As the leader of AFRRI's Radiation Casualty Management Team, Dr. Whitnall emphasizes there won't be a one-pill-to-cure-all solution for diverse tissue and systemic damage resulting from varying doses of radiation exposure. "A useful radiation countermeasure must be extremely safe to be used for large numbers of radiation victims or potential victims. Some of the drug candidates that have been proposed in the past have shown unacceptable toxicity."

Dr. Whitnall explains that the current treatment of choice, other than basic clinical support including antibiotics, is the off-label use of bone marrow growth factors.

"These factors have been approved by the FDA for use in chemotherapy patients to stimulate blood-forming tissue, but not yet for use as radiation countermeasures," he said. "They need to be administered under the supervision of a physician. One goal at AFRRI is to develop countermeasures that have a safety and ease-of-administration profile that would make them suitable for use without direct involvement of physicians."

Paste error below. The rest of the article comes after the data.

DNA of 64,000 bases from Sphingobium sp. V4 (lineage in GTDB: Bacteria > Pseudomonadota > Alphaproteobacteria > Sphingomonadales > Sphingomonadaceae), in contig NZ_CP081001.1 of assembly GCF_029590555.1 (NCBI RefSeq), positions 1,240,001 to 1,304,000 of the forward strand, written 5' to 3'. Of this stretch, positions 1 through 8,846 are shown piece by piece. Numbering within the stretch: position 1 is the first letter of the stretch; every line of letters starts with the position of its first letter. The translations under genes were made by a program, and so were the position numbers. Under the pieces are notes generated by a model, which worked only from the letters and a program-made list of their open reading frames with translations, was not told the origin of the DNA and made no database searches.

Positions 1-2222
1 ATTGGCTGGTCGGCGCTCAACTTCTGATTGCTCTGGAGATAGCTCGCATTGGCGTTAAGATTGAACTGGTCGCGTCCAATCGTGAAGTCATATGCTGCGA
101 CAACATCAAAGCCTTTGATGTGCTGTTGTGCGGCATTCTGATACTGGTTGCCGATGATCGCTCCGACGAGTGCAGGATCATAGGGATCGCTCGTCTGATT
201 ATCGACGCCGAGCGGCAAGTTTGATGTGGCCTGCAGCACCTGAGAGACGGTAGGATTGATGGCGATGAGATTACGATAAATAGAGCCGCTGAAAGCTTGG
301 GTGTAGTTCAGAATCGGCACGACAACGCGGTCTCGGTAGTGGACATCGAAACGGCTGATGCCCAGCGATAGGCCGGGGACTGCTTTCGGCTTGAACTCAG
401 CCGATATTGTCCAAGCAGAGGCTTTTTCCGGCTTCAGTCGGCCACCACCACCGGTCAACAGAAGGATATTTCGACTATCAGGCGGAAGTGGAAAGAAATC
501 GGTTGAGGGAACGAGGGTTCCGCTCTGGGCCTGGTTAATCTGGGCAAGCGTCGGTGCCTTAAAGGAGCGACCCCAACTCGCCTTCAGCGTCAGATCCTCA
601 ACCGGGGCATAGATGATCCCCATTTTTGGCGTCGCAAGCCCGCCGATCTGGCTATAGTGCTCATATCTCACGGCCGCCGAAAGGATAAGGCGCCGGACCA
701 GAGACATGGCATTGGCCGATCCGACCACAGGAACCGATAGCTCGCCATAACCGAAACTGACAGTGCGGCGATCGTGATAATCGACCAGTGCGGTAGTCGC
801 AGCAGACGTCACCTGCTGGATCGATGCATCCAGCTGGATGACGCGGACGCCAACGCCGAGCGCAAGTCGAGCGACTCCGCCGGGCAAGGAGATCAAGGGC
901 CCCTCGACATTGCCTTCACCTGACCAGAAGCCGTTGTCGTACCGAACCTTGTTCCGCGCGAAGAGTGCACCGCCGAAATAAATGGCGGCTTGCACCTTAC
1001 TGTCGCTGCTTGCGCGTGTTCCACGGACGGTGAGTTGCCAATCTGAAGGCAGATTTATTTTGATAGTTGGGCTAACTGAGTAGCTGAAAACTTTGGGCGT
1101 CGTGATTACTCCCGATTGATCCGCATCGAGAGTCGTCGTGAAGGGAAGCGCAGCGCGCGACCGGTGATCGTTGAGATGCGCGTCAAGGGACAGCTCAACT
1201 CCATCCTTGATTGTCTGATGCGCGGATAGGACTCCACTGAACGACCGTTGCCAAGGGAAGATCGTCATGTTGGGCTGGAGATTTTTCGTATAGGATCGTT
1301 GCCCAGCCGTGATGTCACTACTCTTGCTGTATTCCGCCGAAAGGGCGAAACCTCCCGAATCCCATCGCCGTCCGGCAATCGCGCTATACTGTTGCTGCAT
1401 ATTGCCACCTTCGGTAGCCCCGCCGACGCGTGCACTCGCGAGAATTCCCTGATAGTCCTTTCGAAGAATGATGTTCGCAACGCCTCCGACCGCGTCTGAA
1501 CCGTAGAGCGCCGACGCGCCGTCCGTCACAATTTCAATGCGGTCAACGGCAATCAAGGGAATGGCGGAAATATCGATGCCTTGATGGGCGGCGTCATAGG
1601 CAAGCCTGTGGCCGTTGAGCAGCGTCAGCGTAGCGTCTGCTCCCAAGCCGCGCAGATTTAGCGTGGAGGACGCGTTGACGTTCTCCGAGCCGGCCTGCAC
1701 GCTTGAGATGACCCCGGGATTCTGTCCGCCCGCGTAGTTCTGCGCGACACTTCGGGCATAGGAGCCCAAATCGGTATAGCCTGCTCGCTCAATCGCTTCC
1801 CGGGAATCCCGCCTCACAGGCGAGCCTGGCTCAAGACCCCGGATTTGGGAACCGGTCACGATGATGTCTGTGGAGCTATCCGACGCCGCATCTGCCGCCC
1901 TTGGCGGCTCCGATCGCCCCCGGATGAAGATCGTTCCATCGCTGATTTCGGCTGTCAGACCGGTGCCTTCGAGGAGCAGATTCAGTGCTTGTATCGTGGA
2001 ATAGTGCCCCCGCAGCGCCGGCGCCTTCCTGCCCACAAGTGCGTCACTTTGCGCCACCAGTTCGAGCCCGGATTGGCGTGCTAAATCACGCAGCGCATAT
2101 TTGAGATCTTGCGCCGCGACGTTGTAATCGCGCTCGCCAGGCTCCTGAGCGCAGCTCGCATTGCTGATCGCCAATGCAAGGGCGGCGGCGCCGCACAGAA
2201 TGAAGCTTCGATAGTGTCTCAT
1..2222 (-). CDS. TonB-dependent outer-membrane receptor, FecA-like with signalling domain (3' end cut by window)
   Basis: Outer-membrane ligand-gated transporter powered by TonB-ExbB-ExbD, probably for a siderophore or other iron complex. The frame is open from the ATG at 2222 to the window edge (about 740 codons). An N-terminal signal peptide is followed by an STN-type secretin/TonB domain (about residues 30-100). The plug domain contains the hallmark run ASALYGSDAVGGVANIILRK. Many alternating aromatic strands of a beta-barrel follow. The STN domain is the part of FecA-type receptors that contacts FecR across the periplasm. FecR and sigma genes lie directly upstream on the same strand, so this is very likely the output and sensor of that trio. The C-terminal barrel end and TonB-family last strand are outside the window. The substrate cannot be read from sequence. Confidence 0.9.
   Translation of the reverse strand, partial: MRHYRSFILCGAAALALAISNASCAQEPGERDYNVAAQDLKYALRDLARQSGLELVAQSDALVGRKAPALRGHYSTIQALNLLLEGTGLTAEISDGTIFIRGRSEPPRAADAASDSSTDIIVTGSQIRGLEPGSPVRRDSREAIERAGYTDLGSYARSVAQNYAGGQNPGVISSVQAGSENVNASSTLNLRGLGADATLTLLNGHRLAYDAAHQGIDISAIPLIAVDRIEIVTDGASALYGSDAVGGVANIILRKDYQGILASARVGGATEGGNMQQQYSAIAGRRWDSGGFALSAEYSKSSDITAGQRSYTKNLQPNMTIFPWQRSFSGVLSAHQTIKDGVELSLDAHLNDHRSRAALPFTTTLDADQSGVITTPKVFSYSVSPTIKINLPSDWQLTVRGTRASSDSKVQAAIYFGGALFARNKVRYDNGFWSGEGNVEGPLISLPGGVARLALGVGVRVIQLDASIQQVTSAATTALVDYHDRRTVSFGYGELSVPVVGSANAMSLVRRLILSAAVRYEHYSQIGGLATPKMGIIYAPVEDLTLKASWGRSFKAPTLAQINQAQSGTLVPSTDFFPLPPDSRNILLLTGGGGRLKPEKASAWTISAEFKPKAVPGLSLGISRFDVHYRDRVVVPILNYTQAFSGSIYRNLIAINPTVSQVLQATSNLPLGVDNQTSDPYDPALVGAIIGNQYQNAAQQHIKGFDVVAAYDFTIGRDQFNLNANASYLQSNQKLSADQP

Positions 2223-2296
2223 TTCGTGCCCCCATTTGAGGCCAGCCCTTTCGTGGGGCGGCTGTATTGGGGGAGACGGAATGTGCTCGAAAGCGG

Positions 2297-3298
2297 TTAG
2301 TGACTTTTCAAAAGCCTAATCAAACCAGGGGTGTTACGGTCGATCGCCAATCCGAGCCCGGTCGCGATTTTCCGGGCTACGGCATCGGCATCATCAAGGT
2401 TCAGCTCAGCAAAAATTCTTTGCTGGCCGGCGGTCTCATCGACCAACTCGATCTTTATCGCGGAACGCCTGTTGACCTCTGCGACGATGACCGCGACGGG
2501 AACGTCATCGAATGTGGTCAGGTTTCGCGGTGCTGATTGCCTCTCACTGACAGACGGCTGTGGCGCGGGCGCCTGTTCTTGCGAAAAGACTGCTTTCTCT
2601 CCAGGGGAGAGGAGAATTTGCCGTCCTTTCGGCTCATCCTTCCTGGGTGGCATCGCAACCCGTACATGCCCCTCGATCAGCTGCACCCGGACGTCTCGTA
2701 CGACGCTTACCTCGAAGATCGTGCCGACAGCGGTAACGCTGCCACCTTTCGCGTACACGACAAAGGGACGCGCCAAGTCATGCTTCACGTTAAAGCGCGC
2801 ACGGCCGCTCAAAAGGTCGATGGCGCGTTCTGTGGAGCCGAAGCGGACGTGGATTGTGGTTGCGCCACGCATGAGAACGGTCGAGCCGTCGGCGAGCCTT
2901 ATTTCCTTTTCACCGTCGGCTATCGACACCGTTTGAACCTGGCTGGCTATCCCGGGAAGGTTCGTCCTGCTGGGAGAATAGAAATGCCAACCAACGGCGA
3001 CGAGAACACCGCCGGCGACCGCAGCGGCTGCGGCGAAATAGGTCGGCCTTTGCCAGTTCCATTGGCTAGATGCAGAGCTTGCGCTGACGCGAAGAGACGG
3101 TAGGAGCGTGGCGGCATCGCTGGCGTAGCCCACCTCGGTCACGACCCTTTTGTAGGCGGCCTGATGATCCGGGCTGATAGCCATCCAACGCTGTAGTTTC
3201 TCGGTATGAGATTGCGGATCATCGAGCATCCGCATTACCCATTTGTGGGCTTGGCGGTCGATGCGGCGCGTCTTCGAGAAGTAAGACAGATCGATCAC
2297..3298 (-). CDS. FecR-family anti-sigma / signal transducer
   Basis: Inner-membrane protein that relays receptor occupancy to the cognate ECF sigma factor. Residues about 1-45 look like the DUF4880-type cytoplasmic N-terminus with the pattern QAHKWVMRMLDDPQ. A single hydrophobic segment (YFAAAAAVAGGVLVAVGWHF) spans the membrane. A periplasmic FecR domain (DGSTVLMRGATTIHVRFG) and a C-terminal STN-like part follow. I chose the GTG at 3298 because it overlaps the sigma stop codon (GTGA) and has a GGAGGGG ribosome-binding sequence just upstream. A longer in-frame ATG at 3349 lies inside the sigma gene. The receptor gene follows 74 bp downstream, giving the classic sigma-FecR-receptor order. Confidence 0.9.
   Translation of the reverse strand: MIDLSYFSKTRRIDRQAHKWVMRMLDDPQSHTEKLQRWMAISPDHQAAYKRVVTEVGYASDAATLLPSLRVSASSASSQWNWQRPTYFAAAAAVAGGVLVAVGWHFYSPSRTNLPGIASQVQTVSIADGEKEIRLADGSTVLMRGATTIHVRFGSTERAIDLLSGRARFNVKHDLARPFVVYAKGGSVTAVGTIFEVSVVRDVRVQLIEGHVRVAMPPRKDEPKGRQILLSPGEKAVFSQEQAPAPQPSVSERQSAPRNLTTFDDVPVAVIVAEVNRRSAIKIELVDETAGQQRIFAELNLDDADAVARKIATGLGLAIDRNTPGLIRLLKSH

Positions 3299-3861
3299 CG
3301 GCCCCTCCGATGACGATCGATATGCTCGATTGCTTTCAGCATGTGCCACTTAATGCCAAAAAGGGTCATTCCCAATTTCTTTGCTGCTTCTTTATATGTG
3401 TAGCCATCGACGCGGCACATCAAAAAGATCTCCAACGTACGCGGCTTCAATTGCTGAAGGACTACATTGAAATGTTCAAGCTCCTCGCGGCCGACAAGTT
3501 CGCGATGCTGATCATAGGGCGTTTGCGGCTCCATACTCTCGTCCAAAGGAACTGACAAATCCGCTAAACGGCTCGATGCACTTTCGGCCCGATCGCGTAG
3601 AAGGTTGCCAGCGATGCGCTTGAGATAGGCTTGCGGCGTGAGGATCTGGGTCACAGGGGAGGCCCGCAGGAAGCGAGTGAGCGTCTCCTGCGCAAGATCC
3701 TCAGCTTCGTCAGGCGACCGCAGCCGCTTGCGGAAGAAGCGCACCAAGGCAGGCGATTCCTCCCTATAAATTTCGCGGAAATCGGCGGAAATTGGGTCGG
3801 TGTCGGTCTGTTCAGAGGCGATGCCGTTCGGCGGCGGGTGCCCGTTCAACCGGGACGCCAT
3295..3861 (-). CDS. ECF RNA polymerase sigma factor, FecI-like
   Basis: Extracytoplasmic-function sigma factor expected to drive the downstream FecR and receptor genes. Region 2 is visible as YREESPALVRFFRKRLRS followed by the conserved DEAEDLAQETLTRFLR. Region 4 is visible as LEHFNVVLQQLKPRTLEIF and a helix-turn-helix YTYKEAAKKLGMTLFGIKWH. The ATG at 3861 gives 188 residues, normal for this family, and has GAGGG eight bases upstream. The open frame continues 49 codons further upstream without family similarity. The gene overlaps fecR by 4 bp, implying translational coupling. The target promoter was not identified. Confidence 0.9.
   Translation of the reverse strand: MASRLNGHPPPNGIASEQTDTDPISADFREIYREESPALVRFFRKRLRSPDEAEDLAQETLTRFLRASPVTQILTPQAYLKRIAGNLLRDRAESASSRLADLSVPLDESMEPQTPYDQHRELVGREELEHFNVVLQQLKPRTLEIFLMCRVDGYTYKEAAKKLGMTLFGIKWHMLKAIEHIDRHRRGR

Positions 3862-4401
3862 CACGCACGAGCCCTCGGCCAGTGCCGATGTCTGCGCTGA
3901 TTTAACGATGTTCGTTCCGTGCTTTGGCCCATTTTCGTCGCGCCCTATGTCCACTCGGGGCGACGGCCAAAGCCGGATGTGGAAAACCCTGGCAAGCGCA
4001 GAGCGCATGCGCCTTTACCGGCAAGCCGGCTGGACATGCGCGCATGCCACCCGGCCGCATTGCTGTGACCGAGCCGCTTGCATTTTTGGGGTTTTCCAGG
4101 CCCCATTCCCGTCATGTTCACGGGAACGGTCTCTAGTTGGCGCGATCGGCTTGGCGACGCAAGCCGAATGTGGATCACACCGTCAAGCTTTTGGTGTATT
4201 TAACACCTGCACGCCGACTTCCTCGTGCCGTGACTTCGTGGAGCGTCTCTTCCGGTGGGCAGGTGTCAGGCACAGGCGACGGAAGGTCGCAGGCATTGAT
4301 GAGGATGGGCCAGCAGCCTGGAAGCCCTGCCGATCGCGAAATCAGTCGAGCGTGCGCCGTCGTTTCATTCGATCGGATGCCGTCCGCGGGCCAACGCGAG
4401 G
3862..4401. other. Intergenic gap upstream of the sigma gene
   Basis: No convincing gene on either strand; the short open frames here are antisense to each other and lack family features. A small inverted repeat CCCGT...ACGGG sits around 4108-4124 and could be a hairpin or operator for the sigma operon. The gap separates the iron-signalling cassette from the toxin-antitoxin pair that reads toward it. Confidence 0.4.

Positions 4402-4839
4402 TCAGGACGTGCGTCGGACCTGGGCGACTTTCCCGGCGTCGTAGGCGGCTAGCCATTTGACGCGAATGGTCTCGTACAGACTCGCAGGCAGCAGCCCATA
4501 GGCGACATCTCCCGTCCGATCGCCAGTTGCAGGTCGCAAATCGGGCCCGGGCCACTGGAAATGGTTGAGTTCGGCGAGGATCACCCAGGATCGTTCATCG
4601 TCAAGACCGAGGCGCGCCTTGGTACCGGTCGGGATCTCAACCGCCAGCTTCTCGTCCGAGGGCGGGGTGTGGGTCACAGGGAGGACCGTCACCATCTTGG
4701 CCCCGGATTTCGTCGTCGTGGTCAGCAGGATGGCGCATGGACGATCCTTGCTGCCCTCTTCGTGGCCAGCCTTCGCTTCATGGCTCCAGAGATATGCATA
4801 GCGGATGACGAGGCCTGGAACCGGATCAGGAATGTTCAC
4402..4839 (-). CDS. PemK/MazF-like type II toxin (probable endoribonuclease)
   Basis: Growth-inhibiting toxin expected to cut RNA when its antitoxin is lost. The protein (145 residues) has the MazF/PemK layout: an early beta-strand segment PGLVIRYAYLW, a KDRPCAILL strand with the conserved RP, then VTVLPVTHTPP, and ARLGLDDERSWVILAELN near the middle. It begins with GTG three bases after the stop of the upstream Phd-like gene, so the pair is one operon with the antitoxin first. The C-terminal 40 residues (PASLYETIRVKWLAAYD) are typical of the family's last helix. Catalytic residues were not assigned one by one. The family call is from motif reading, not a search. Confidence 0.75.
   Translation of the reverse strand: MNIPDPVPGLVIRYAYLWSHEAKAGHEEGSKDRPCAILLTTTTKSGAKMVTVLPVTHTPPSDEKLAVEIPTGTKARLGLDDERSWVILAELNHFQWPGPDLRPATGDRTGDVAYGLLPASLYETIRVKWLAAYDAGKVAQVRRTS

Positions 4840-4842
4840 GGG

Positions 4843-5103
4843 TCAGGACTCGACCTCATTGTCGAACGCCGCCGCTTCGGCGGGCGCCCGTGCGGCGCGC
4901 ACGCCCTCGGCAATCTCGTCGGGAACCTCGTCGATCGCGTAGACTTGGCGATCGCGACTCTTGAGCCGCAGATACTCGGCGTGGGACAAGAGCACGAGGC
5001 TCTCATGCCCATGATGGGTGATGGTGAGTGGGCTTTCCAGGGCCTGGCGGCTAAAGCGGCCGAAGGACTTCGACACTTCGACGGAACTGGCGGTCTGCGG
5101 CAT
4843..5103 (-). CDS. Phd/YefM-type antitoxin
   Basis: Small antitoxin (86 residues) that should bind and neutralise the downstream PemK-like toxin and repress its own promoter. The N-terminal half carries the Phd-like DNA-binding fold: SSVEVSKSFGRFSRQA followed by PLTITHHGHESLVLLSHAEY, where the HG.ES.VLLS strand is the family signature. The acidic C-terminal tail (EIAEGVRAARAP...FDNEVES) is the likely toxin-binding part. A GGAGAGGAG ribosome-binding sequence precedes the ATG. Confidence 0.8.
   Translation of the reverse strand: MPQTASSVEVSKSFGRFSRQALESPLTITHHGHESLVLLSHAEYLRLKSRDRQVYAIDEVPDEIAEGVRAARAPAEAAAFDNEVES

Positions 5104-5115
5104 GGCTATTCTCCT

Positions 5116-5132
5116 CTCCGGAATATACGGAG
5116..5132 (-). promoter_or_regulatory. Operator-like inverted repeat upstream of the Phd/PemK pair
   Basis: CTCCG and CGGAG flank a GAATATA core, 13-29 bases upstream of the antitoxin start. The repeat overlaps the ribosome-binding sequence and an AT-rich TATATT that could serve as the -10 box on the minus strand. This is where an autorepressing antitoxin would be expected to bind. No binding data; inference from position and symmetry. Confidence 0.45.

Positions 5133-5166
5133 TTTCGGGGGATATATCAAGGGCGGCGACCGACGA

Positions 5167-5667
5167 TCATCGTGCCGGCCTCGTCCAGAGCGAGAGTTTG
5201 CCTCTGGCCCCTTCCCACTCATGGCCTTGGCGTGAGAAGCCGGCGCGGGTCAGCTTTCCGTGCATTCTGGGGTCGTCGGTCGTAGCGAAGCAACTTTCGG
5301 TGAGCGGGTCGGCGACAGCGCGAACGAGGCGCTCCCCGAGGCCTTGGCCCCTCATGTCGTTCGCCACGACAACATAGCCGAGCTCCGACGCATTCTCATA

Research collaboration
In pursuit of such goals, AFRRI in January launched a research collaboration with the F. Edward Hébert School of Medicine of the Uniformed Services University of the Health Sciences (USUHS), Bethesda, MD, and Humanetics Corporation of Minneapolis, MN. The collaboration aims to develop oral agents to support immune function while exploring the potential benefits for military personnel.